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Demand for cheap meat skyrockets

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New research released today, on World Health Day, has shown the most damaging human health impacts linked to industrial farming and how these will only get worse as the demand for meat continues to grow in all corners of the world.   

World Animal Protection’s latest report, The Hidden Health Impacts of Industrial Livestock Systems, exposes how governments around the world are turning a blind eye to the public health toll of industrial agriculture systems as well as the suffering of billions of farmed animals.

Canada is already the 8th highest meat consuming nation and by 2030, meat consumption is projected to grow 30% in Africa, 18% in the Asia Pacific, 12% in Latin America, 9% in North America and 0.4% in Europei. This skyrocketing demand sees billions of stressed animals suffering and confined to cramped and barren cages or pens for their whole lives. Over 70% of the 80 billion land animals industrial farming systems each year.

The research builds on the concept of five pathways “through which food systems negatively affect our health”, outlined by the World Health Organization in their 2021 report, Food Systems Delivering Better Healthii. World Animal Protection details how these negative health impacts are directly linked to industrial animal agriculture:

1.            Malnutrition and obesity: Industrial farming systems have displaced local and sustainable food production. At the same time, the high volumes of cheap meat produced is allowing for excessive meat consumption – one of the leading risk factors for chronic illnessiii.

2.            Superbugs and diseases: Three-quarters of the world’s antibiotics are used on farmed animals – a practice driving the emergence of antimicrobial resistant bacteria. As well, industrial farms put stressed animals into tightly packed sheds, risking disease like swine flu or bird flu that can jump to humans.

3.            Foodborne illnesses: Industrial farming creates high levels of stress in animals, leaving them prone to bacteria or parasites that can cause foodborne illness in people, such as Salmonella.

4.            Illnesses from environmental contamination: Heavy metals like zinc are added to industrially farmed animals’ diets and contaminate waterways. More pesticides go to crops destined to feed animals suffering on industrial farms than anywhere else.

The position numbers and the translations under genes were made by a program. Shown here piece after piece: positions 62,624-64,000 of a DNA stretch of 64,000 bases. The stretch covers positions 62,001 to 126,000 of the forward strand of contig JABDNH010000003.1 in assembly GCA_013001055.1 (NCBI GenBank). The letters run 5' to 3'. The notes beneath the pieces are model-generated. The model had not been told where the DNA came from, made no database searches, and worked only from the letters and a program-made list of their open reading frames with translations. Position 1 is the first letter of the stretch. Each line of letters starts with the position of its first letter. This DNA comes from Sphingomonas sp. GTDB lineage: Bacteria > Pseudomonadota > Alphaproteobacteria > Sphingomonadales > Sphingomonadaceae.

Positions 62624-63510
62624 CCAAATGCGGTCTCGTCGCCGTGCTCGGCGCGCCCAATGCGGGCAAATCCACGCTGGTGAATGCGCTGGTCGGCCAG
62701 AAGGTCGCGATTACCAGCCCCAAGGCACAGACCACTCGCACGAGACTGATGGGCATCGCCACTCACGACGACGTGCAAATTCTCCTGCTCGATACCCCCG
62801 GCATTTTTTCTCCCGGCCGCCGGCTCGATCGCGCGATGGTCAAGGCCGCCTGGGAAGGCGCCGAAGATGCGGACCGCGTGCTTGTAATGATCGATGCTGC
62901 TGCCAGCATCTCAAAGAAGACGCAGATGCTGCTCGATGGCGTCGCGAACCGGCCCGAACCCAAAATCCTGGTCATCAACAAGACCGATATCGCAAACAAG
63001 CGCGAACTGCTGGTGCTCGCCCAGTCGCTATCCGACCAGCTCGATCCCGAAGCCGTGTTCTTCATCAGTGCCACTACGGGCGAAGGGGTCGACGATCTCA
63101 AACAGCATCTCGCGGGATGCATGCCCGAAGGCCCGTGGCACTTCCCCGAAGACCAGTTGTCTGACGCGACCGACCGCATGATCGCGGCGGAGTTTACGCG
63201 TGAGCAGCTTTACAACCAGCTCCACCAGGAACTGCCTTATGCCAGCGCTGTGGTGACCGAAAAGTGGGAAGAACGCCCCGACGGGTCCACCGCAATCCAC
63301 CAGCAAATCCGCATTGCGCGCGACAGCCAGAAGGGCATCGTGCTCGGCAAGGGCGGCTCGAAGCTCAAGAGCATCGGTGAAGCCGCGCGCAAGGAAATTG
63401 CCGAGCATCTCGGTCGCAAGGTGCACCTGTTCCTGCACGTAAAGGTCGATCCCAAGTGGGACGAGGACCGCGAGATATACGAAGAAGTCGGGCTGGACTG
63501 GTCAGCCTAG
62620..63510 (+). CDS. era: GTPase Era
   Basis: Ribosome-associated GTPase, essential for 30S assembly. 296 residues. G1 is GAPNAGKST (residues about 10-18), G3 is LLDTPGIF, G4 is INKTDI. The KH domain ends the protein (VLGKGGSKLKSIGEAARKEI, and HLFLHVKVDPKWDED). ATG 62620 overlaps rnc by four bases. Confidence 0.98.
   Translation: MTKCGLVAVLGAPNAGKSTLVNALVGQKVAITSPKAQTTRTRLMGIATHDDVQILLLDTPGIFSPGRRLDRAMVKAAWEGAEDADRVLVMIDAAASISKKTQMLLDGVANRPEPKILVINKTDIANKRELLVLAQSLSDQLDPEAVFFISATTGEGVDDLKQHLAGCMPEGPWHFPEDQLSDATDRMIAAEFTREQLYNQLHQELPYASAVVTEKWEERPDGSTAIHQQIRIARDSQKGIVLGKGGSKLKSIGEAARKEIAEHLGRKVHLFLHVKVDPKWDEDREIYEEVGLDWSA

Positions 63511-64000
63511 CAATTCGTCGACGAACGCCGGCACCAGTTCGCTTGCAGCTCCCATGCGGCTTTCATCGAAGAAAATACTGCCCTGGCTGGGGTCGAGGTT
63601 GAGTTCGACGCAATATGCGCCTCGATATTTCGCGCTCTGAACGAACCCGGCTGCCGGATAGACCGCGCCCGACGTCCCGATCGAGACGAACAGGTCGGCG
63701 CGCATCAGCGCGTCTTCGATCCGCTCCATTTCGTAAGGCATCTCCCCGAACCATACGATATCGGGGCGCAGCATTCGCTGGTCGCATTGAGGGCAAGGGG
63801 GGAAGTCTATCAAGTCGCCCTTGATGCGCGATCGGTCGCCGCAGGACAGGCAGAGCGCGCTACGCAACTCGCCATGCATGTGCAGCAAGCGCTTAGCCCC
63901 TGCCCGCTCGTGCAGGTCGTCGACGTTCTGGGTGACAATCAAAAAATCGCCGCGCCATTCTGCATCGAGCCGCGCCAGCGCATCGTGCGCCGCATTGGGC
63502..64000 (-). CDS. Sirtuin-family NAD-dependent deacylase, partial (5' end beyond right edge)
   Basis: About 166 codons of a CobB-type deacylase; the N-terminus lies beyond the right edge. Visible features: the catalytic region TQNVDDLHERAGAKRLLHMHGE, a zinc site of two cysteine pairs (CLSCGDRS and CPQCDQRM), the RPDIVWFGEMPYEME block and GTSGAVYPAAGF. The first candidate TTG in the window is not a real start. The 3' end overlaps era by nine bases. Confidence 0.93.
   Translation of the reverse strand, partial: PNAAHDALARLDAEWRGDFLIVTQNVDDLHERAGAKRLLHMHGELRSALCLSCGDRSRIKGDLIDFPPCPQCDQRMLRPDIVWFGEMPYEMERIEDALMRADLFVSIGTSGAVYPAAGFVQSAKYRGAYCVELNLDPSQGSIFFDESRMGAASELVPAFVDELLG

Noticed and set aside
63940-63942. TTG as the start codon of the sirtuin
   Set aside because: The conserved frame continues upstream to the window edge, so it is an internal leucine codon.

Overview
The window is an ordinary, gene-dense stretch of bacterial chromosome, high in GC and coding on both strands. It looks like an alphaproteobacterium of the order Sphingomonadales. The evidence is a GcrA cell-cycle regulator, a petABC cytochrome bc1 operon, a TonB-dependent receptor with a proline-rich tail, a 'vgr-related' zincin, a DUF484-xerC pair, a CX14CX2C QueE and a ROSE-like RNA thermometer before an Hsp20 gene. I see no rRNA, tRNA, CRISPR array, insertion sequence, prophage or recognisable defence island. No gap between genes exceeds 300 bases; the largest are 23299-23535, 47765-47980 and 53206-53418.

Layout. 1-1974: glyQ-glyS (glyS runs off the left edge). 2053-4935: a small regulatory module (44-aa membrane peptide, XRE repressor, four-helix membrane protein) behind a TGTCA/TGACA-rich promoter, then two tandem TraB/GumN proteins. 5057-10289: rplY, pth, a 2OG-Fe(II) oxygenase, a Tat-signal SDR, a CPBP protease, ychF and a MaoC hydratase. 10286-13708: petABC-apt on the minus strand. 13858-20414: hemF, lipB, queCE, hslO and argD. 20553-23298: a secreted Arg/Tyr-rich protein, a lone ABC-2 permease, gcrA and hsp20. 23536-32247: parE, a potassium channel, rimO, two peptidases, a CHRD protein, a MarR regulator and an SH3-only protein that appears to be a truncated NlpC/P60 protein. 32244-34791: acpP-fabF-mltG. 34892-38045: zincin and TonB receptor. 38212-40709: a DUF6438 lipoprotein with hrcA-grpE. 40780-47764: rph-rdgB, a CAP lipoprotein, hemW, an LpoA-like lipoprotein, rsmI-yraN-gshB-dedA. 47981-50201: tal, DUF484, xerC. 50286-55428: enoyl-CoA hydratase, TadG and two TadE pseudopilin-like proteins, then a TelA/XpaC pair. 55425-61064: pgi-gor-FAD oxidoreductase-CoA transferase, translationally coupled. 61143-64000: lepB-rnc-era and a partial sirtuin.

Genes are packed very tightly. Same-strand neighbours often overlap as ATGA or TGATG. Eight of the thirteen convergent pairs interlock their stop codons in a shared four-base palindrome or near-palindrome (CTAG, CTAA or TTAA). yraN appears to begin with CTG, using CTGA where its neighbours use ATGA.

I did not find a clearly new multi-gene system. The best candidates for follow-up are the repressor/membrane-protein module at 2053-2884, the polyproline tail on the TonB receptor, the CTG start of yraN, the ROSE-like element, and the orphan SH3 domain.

5.            Physical and mental impacts for workers – Physical and mental health impacts suffered by workers on industrial farms include poor working conditions in meat slaughtering, processing and packaging facilities, physical injury and psychosocial and mental health issues.

Lynn Kavanagh, Farming Campaign Manager at World Animal Protection, said: “This report highlights the true costs of industrial animal agriculture systems, which has detrimental consequences for our health and the environment. The interconnection between how we treat animals, public health and ecosystem health couldn’t be clearer and a One Health, One Welfare approach should be taken to improving our food system.”   

Dr. Lian Thomas, Scientist at the International Livestock Research Institute said: “The health of farmed animals and their environment must be a high priority for the public health sector. Sustainable food systems which promote good animal health and welfare, and environmental protection, will directly protect human health.”

A change is needed. World Animal Protection is calling on the Canadian government to educate Canadians on the benefits of consuming more plant-based foods and fewer animal-based foods, in line with the Canada Food Guide, and to facilitate a widespread transition to more humane, sustainable, just and resilient farming practices that do not harm the environment, animals and public health.

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About the author


Editor in chief for eTurboNew is Linda Hohnholz. She is based in the eTN HQ in Honolulu, Hawaii.

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